Pashupata Shaivism

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For the a weapon in Hindu mythology, considered most destructive, see Pashupatastra.

Pashupata Shaivism (Sanskrit: Pāśupatas) is the oldest of the major Shaivite schools.[1] The philosophy of Pashupata sect was systematized by Lakulish (also called Nakuliśa[2]) in the 2nd century A.D. The main texts of the school are Gaṇakārikā, Pañchārtha bhāshyadipikā and Rāśikara-bhāshya.

Date[edit]

The date of foundation of the school is uncertain. However, the Pashupatas may have existed from the 1st century AD.[3] Gavin Flood dates them to around the 2nd century AD.[4] They are also referred to in the epic Mahabharata which is thought to have reached a final form by 4th century CE.[5] The Pashupata movement was influential in South India in the period between the 7th and 14th century, but it no longer exists.[6]

Overview[edit]

Pashupata Shaivism was a devotional (bhakti) and ascetic movement.[6][7] Pashu in Pashupati refers to the effect (or created world), the word designates that which is dependent on something ulterior. Whereas, Pati means the cause (or prinripium), the word designates the Lord, who is the cause of the universe, the pati, or the ruler.[8] To free themselves from worldy fetters Pashupatas are instructed to do a pashupata vrata. Atharvasiras Upanishsad describes the pashupata vrata as that which consists of besmearing one's own body with ashes and at the same time muttering mantra — "Agni is ashes, Vayu is ashes, Sky is ashes, all this is ashes, the mind, these eyes are ashes."[9]

Haradattacharya, in Gaṇakārikā, explains that a spiritual teacher is one who knows the eight pentads and the three functions. The eight pentads of Acquisition (result of expedience), Impurity (evil in soul), Expedient (means of purification), Locality (aids to increase knowledge), Perseverance (endurance in pentads), Purification (putting away impurities), Initiation and Powers are[8]

Acquisition knowledge penance permanence of the body constancy purity
Impurity false conception demerit attachment interestedness falling
Expedient use of habitation pious muttering meditation constant recollection of Rudra apprehension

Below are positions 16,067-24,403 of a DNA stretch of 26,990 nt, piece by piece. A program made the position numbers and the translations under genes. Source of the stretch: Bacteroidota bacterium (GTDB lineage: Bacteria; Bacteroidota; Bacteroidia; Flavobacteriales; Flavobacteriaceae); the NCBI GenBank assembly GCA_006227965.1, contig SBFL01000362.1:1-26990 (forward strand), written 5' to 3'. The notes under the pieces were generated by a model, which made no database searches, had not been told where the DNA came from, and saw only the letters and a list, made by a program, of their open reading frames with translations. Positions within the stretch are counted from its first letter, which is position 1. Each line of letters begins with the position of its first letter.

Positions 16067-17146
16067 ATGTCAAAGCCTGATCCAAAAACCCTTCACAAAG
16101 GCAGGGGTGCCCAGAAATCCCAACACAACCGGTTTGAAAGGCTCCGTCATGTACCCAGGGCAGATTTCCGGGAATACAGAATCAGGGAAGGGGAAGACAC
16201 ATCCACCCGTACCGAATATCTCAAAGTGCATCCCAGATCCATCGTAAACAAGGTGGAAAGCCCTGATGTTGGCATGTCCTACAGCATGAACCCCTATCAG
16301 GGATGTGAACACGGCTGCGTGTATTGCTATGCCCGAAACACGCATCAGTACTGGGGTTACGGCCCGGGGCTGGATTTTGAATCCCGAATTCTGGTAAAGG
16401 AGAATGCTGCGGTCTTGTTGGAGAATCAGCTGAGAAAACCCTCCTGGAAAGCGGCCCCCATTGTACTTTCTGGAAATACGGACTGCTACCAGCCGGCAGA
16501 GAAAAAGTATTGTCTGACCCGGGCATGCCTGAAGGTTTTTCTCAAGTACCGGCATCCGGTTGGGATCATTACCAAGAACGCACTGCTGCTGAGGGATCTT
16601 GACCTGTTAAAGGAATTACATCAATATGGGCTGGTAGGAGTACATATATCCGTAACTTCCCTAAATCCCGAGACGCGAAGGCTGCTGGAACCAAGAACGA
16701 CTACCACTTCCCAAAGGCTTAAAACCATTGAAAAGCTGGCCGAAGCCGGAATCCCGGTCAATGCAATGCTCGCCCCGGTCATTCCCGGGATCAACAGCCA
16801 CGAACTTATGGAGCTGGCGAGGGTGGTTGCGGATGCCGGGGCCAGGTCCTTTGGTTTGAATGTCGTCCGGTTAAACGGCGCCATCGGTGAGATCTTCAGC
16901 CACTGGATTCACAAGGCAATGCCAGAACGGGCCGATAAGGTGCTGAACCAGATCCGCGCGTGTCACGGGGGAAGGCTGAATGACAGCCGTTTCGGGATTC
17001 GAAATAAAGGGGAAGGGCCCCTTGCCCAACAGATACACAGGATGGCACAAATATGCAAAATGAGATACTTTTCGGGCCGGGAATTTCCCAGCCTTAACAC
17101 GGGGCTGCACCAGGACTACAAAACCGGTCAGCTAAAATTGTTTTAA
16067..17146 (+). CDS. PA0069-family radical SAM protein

Locality spiritual teachers a cavern a special place the burning ground Rudra
Perseverance the differenced the undifferenced muttering acceptance devotion
Purification loss of ignorance loss of demerit loss of attachment loss of interestedness loss of falling
Initiations the material proper time the rite the image the spiritual guide
Powers devotion to the spiritual guide clearness of intellect conquest of pleasure and pain merit carefulness

The three functions correspond to the means of earning daily food — mendicancy, living upon alms, and living upon what chance supplies.[8]

Philosophy[edit]

Pashupatas disapprove of the Vaishnava theology, known for its doctrine servitude of souls to the Supreme Being, on the grounds that dependence upon anything cannot be the means of cessation of pain and other desired ends. They recognize that those depending upon another and longing for independence will not be emancipated because they still depend upon something other than themselves. According to Pashupatas, spirits possess the attributes of the Supreme Deity when they become liberated from the 'germ of every pain'.[10] In this system the cessation of pain is of two kinds, impersonal and personal. Impersonal consists of the absolute cessation of all pains, whereas the personal consists of development of visual and active powers like swiftness of thought, assuming forms at will etc. The Lord is held to be the possessor of infinite, visual, and active powers.[11]